Sunday, October 15, 2023 at 3:00 pm
An organic Jericho March around the State Capitol block to peacefully protest the legislation coming from that building and to demand changes to our election system to ensure it is honest and transparent. 3-4:30pm - final march on 10/15. (Joshua 6:2-5)
South entrance to the State Capitol, Salem

ORP Platform Convention
Thursday, October 19, 2023 at 1:00 pm
ORP Platform Convention October 19th-21st
Pendleton, Oregon

Wasco County GOP 2023 Beef and Burgundy Dinner and Auction
Thursday, October 19, 2023 at 5:00 pm
Wasco County GOP 2023 Beef and Burgundy Dinner and Auction
The Dalles, Oregon

Vision Oregon Event
Wednesday, October 25, 2023 at 1:00 pm
Vision Oregon Event
October 25th
Portland, OR

Wes Knodel Guns Show
Saturday, October 28, 2023 at 10:00 am
Wes Knodel Guns Show October 28th-29th
Deschutes County Fair & Expo Center 3800 SE Airport Way Redmond, OR

Douglas County GOP Trump Reagan Dinner and Auction
Saturday, October 28, 2023 at 5:00 pm
Douglas County GOP Trump Reagan Dinner and Auction
Roseburg, OR

Tuesday, October 31, 2023 at 12:00 am
Happy Halloween

League of Minority Voters: Liberty and Hope Awards Gala
Thursday, November 2, 2023 at 5:30 pm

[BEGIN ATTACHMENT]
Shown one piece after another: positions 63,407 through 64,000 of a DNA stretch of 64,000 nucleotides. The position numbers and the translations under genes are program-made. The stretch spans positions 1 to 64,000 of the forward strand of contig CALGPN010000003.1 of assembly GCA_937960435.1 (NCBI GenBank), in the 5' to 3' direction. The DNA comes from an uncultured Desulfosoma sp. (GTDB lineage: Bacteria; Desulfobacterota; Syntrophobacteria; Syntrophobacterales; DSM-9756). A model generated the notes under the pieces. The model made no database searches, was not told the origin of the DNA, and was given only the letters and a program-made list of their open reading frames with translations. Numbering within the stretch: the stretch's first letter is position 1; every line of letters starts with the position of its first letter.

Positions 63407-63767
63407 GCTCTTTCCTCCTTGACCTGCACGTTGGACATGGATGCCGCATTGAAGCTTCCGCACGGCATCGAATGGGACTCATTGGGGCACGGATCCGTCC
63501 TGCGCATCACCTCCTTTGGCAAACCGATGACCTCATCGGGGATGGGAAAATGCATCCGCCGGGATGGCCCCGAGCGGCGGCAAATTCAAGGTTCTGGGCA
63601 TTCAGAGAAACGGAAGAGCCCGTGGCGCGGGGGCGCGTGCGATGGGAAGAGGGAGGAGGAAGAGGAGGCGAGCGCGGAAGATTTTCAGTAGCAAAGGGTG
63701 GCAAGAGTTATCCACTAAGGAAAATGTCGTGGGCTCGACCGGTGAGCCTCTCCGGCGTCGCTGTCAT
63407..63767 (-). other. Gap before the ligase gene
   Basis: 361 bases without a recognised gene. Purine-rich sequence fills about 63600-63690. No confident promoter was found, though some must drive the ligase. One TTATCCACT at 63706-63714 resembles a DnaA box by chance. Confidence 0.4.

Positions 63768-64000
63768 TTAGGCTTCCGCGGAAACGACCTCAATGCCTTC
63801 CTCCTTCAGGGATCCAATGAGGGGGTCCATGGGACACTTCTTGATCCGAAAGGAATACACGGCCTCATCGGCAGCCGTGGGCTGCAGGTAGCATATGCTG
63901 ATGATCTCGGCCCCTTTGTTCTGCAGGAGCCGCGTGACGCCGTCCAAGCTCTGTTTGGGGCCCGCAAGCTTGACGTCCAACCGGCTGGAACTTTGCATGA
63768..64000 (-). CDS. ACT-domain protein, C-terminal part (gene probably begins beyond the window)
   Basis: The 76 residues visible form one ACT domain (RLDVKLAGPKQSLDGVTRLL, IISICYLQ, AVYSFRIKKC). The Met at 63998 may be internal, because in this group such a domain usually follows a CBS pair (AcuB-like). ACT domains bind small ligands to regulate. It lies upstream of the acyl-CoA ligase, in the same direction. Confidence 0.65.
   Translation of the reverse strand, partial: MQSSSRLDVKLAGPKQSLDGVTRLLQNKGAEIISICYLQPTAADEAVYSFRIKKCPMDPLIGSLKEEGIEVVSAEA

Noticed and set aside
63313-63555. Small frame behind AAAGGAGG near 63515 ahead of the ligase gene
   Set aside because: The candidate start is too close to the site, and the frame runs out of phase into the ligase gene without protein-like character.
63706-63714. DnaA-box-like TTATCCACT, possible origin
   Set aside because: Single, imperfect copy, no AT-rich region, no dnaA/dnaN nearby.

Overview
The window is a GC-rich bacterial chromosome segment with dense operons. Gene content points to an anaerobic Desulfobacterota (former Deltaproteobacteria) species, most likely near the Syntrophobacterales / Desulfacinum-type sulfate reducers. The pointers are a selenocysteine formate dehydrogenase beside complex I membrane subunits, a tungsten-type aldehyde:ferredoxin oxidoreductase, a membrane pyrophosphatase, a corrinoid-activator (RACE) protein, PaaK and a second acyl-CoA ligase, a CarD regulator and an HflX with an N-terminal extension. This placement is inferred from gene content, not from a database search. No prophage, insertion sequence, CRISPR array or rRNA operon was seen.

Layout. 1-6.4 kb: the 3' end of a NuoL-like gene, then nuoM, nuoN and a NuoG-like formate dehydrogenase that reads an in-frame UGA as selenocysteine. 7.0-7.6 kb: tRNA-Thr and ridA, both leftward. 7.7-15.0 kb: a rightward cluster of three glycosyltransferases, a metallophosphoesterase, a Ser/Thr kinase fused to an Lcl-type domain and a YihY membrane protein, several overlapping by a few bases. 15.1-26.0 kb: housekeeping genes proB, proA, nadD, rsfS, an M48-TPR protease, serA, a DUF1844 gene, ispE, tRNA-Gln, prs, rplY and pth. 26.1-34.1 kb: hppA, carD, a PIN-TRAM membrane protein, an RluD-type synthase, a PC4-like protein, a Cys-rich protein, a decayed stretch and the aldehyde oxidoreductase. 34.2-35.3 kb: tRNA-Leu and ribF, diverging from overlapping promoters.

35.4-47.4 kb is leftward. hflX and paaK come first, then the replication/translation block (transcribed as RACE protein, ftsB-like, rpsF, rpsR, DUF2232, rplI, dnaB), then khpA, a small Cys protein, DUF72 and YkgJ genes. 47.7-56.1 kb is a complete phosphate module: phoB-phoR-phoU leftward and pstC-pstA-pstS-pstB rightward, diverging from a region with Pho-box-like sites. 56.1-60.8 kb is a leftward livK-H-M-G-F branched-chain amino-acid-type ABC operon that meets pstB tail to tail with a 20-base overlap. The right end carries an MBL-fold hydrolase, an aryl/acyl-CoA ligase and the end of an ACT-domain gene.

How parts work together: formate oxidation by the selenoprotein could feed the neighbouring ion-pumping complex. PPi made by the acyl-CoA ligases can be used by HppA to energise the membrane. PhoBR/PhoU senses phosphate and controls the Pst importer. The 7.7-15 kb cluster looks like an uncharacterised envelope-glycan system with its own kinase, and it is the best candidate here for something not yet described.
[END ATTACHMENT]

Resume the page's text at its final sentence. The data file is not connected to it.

League of Minority Voters: Liberty and Hope Awards Gala
Portland, OR

Stormy Weather Arts Festival
Friday, November 3, 2023 at 2:00 pm
Stormy Weather Arts Festival November 3-5
Cannon Beach, Oregon

Wes Knodel Guns Show
Saturday, November 4, 2023 at 10:00 am
Wes Knodel Guns Show November 4th-5th
Linn County Expo Center 3700 Knox Butte Rd E Albany, Oregon

Clackamas County Republican Party’s Roaring 20’s Fall Gala
Saturday, November 4, 2023 at 5:00 pm
Clackamas County Republican Party’s Roaring 20’s Fall Gala
Oregon City, OR

Oregon Legislative Committee Days
Monday, November 6, 2023 at 8:00 am
Oregon Legislative Committee Days November 6th-8th
Salem, Oregon

Oregon Regular Municipal Elections
Tuesday, November 7, 2023 at 8:00 pm
Oregon Regular Municipal Elections

Yachats Celtic Music Festival
Friday, November 10, 2023 at 1:00 pm
Yachats Celtic Music Festival
Nov 10, 11, & 12th
Yachats, OR

Veteran's Day Parade
Saturday, November 11, 2023 at 11:00 am
Veteran's Day Parade
Downtown Albany, Oregon

Veteran's Day
Saturday, November 11, 2023 at 11:00 pm
Veteran's Day